Scen.: Angel Wagenstein. F.: Werner Bergmann. M.: Christa Wernicke. Scgf.: José Sancha, Maria Iwanowa, Alfred Drosdek. Mus.: Simeon Pironkow. Int.: Sascha Kruscharska (Ruth), Jürgen Frohriep (sergente Walter), Erik S. Klein (luogotenente Kurt), Stefan Pejchev (Bai Petko), Georgi Naumow (Blashe), Iwan Kondow (il padre di Ruth), Milka Tujkowa (partigiano), Stiljan Kunew (‘Doktor’), Naitscha Petrow (capo della polizia) Elena Chranowa (anziana ebrea). Prod.: DEFA-Studio für Spielfilme (Berlin), Studio für Spielfilme (Sofia). DCP.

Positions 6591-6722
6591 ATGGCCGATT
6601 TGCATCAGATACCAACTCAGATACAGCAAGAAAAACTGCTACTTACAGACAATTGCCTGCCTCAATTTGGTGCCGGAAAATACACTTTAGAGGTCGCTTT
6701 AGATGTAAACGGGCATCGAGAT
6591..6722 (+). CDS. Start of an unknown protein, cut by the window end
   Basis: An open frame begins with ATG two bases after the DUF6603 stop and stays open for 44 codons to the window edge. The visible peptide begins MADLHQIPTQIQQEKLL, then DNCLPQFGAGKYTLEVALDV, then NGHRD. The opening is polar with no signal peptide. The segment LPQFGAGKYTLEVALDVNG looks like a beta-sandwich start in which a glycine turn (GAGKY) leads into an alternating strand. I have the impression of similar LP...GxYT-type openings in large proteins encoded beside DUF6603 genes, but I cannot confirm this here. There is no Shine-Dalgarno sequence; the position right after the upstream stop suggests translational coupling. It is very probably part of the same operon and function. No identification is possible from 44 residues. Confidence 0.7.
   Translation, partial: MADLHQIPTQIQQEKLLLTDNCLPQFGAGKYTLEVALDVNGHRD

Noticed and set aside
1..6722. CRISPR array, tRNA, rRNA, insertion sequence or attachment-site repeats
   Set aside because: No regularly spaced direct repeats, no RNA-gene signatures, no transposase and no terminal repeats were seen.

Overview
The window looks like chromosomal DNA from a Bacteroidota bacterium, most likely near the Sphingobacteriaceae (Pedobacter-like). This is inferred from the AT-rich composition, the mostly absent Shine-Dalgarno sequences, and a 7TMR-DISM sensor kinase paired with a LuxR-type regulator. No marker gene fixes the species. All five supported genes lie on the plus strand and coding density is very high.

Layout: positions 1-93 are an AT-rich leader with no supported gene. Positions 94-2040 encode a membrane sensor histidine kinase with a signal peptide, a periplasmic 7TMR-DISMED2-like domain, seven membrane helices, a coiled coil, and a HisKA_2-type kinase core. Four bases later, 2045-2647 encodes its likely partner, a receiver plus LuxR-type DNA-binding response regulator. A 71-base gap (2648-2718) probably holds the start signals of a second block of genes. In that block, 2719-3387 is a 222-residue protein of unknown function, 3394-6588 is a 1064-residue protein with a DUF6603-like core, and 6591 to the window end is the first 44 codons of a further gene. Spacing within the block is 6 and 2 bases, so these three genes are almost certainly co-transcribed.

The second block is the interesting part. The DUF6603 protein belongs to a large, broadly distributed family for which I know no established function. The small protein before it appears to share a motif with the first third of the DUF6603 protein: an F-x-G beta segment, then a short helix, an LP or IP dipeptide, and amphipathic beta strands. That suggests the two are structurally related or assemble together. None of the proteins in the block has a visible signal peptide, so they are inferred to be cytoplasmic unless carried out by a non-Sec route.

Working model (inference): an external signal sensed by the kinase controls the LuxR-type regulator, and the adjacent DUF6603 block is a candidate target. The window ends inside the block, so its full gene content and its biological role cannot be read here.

During their deportation to the Auschwitz concentration camp, Greek Jews have a three-day stopover in Bulgaria, where they meet Wehrmacht sergeant Walter (played by Jürgen Frohriep), who was wounded in Leningrad. During the war he has become a nihilist, and he falls in love with one of the Jewish women, Ruth (Sascha Kruscharska). Walter will support the Bulgarian partisans and try to save Ruth. In a completely unsentimental but artistically outstanding style, with factual, sober dialogue, under a masterly direction, Sterne tells a Jewish tragedy in which there are no shocking dramatic effects, but rather the more internalised drama of human suffering. The outstanding work of cameraman Werner Bergmann (1921-1990), who shot almost all of Wolf ’s films, deserves special mention. Together with Wolf and set designer Alfred Hirschmeier, he drafted a visual script for the first time. Each shot was planned in detail beforehand, which turned many images into symbols. In his screenplay, the Bulgarian author Angel Wagenstein used motifs from his own biography and he suggested Wolf, a friend from his student days in Moscow, as director. Sterne is one of the most important anti-fascist films of the DEFA, which deals with the guilt and responsibility of the Germans in the Holocaust and it was shot in co-production with Bulgaria in the area around Sofia. It received a special jury prize at the Cannes Film Festival, however, due to West Germany’s claim to sole representation, the film was billed as an exclusively Bulgarian production and the involvement of DEFA was suppressed. The young leading actress Sascha Kruscharska was also celebrated in Cannes, although she was actually cast out of necessity, as favoured star actresses such as Haya Haraeet and Tatiana Samoilova were not available. Later Kruscharska emigrated to Italy for private reasons and renounced a great film career